We had a work session last Thursday night to get a presentation from the Sports Facilities Advisory folks who have been looking over our Rec. Center and trying to come up with recommendations for us. Several things were identified as needing attention:
- Our membership is skewed toward retirees.
- Young families are under-represented in the membership. This may be because of our fee structure.
- We need more space for certain activities, eg. use of exercise equipment.
This stands in sharp contrast with what we’ve been seeing at Sims Park since the park reopened the end of January. The park is invariably overflowing with young families and kids running through the splash pad and playing on the new playground. I walked over Saturday afternoon and there were eight different birthday parties in progress. All four of the shelters near the playground were full, as was the large shelter down by the river. Additionally, three of the picnic tables under the trees were party sites.
Greater New Port Richey Main Street had their Seafest last weekend at Sims Park. This was the first weekend event to really take full advantage of the new park layout. The place was packed. Sunday afternoon, my wife and I took our oldest granddaughter to the park. We walked around a bit, let Jordyn play on the playground for a while, and then went over to Ottaway’s for ice cream. While there, I noted that there were cars parked IN FRONT of the old Altman Law building. That is the first time I can recall that happening.
I took a picture of what I saw, but didn’t notice the most significant part of what I was seeing until I blew up the picture later at home. What is amazing is that there are FOUR strollers in the picture! Hmmm.
New Port Richey is getting younger.
I believe that one of the keys to revitalizing our city is to make it attractive for young families to live and work here. There are a number of things we can do to make that happen.
We’ve gotten off to a good start with the new Sims Park. The splash pad and the playground are kid magnets. There are some other things in the works, such as the new video display, that will further enhance the park for things like movie nights.
We are taking a hard look at the Rec. Center. We need to look at the Rec. Center not in terms of who is using it now, but rather in terms of broadening its appeal.
Revised pricing for families is definitely something we need to talk about. SFA also suggested increasing the size of the exercise area and having some supervised space for kids to play in while parents come to use the exercise equipment. Will anyone move to New Port Richey simply because we have the best and most affordable Rec. Center in the area? Probably not, but it certainly won’t hurt us either.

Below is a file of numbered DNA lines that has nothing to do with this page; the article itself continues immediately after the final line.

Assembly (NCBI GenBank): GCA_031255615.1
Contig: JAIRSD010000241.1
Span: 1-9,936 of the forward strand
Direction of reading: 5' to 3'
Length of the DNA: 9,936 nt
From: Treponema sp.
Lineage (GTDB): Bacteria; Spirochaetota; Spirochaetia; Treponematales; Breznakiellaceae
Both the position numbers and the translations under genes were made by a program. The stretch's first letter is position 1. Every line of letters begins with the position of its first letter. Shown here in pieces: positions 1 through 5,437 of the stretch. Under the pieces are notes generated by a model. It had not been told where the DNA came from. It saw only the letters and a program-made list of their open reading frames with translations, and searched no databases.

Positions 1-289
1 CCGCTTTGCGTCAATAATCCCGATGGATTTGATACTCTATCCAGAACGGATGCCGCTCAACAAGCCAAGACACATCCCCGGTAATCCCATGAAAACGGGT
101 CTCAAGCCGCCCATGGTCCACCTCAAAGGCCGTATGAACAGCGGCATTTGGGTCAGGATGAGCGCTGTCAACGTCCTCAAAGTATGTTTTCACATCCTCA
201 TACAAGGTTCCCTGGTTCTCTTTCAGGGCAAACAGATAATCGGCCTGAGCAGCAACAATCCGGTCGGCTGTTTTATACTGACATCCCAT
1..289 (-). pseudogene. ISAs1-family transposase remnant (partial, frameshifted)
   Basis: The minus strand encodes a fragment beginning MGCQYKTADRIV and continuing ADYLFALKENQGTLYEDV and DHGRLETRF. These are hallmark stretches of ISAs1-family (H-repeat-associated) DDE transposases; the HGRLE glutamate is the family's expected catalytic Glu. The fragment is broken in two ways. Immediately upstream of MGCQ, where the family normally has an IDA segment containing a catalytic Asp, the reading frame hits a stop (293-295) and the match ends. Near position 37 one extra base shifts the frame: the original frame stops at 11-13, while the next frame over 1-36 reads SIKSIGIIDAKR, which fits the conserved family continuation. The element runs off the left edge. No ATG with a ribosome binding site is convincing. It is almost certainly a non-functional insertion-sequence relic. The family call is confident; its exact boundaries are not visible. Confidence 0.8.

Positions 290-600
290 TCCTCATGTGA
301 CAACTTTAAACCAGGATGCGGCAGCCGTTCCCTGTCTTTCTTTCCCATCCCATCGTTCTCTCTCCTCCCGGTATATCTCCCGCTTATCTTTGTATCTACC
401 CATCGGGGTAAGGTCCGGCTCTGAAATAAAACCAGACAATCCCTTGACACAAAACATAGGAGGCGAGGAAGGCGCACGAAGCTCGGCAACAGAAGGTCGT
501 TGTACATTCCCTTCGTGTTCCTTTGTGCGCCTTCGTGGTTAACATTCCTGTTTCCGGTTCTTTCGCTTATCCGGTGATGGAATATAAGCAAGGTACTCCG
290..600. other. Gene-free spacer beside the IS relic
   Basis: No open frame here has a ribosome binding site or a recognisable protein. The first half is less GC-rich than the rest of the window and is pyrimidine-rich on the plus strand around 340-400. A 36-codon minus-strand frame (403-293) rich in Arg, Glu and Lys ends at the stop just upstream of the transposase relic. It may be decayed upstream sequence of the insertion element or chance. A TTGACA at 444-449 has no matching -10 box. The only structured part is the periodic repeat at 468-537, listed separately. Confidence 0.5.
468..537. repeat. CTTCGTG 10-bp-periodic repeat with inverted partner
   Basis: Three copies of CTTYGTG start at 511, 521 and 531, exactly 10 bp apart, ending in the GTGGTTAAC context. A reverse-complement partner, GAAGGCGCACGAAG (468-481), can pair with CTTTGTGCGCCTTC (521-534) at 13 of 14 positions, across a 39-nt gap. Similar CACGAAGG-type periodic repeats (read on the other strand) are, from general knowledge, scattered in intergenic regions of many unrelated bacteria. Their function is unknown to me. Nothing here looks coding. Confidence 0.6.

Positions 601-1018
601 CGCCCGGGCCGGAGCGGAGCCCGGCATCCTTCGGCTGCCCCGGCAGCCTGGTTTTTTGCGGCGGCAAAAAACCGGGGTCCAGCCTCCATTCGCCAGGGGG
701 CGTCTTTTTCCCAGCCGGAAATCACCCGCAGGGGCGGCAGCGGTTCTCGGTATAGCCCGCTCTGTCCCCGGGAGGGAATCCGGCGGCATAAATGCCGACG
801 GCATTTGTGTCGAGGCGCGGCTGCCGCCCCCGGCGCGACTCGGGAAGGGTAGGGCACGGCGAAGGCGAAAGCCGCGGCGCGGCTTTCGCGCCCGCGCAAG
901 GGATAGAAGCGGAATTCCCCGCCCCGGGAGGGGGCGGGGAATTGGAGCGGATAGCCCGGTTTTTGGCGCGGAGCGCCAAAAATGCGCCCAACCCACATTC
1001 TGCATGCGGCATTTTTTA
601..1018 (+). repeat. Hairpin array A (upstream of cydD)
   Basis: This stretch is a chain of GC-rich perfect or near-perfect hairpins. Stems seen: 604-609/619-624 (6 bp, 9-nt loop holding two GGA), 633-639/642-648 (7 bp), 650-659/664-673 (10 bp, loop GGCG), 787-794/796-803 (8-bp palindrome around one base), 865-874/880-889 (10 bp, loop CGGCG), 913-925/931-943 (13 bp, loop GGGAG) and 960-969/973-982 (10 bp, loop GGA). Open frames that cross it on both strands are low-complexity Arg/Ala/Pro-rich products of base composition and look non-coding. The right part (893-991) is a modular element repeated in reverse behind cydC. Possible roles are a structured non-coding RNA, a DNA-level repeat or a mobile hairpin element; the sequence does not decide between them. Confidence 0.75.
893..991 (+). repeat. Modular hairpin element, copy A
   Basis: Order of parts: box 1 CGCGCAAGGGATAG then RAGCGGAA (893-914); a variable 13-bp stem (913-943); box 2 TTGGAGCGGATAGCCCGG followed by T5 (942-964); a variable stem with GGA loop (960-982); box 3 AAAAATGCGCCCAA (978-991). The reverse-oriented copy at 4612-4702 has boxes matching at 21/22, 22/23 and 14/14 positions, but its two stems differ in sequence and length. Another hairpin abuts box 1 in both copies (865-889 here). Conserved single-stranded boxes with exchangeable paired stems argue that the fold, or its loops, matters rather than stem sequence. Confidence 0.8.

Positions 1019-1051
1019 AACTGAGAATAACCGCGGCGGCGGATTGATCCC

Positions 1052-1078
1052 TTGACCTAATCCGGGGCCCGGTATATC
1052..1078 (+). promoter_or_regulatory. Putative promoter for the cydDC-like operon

Jobs are an obvious issue. New businesses in the historic district have brought jobs downtown, but that is only a start. We need more quality jobs to attract more young families to call New Port Richey home.
Morton Plant North Bay is doing its part. They have poured over $100 million dollars into their campus and they have another $25 million or so in projects in the pipeline. Imagine having a good paying job at a hospital that you can walk to each morning while living within easy walking distance of a premier park and a thriving downtown. I’m going to predict that fixing up homes between the river and North Bay is going to be a trend within the next couple of years. Many of these older homes are affordable and the perfect size for young families just starting out.
We have a number of Google developers who already live in New Port Richey and drive to Tampa to work. We need to cultivate that group and get them to call New Port Richey “home” for both living and working. Given the nature of the Internet, that isn’t all that complicated. Space to meet and collaborate and fast Internet is all that is needed.
What happens if we are successful? You need look no further than Sims Park for the answer. Families are now taking ownership of the park and the change has been quite dramatic, with the picnic tables filled to capacity on a regular basis, kids all over the playground, and people walking all around.
Imagine the older neighborhoods in the city with kids everywhere. The recent move to make it easier to build front porches on older homes fits right in with this concept. Sitting outside on the porch lets you enjoy watching the kids play outside. As a bonus, you can get to know your neighbors.
Imagine the parents with the four strollers shown above walking from the park back to their homes instead of their cars. It isn’t that hard to imagine.
I think we may be onto something.
Rob Marlowe, Mayor